Twelve studies (n=42,902) were included in the review.
There was no significant difference in cancer risk between the pravastatin group and all control groups when using either a fixed-effect model (RR 1.06, 95% CI: 0.99, 1.13; 12 studies) or a random-effects model (RR 1.06, 95% CI: 0.97, 1.14; 12 studies). There was no statistically significant heterogeneity between trials or statistical evidence of publication bias. There was also no significant difference in cancer risk between treatment groups for studies involving at least 3,000 patients and with a minimum duration of 3 years.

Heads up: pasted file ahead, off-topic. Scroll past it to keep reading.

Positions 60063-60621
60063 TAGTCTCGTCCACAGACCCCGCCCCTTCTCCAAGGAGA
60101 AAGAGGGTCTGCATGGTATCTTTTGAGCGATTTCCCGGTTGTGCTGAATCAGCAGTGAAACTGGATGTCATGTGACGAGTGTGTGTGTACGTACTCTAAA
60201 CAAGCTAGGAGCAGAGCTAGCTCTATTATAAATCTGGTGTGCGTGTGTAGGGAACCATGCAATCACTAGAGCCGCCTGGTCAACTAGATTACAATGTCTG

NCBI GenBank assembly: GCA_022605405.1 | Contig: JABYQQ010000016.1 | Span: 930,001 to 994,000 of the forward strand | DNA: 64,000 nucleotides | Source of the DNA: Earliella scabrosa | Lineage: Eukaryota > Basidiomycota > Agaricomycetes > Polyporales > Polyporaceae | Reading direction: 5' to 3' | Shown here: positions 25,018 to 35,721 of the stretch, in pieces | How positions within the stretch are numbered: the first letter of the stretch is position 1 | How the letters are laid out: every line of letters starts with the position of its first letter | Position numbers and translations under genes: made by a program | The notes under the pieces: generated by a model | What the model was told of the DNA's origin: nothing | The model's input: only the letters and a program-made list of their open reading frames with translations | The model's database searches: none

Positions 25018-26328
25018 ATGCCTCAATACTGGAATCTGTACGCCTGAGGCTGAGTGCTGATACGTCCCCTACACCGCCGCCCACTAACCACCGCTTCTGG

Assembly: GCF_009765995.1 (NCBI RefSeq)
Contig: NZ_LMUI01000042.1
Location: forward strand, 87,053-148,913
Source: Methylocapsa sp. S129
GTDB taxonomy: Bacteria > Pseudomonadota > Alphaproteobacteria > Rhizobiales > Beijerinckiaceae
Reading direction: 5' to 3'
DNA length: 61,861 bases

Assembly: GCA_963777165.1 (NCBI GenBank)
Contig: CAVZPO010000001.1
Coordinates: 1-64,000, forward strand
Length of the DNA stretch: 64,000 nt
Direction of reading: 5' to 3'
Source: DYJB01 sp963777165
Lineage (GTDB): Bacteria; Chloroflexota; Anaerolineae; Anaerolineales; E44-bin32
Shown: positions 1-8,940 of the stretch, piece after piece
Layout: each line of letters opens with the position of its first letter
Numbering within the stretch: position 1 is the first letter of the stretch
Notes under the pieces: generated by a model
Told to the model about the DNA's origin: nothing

There was a statistically significant positive association between cancer risk and mean age, with an increasing relative risk of cancer in the pravastatin group with increasing mean age (p=0.006). This statistical significance remained when restricting trials to those evaluating pravastatin versus placebo, trials with at least 3,000 participants and a minimum duration of three years, and when adjusting for duration of follow-up.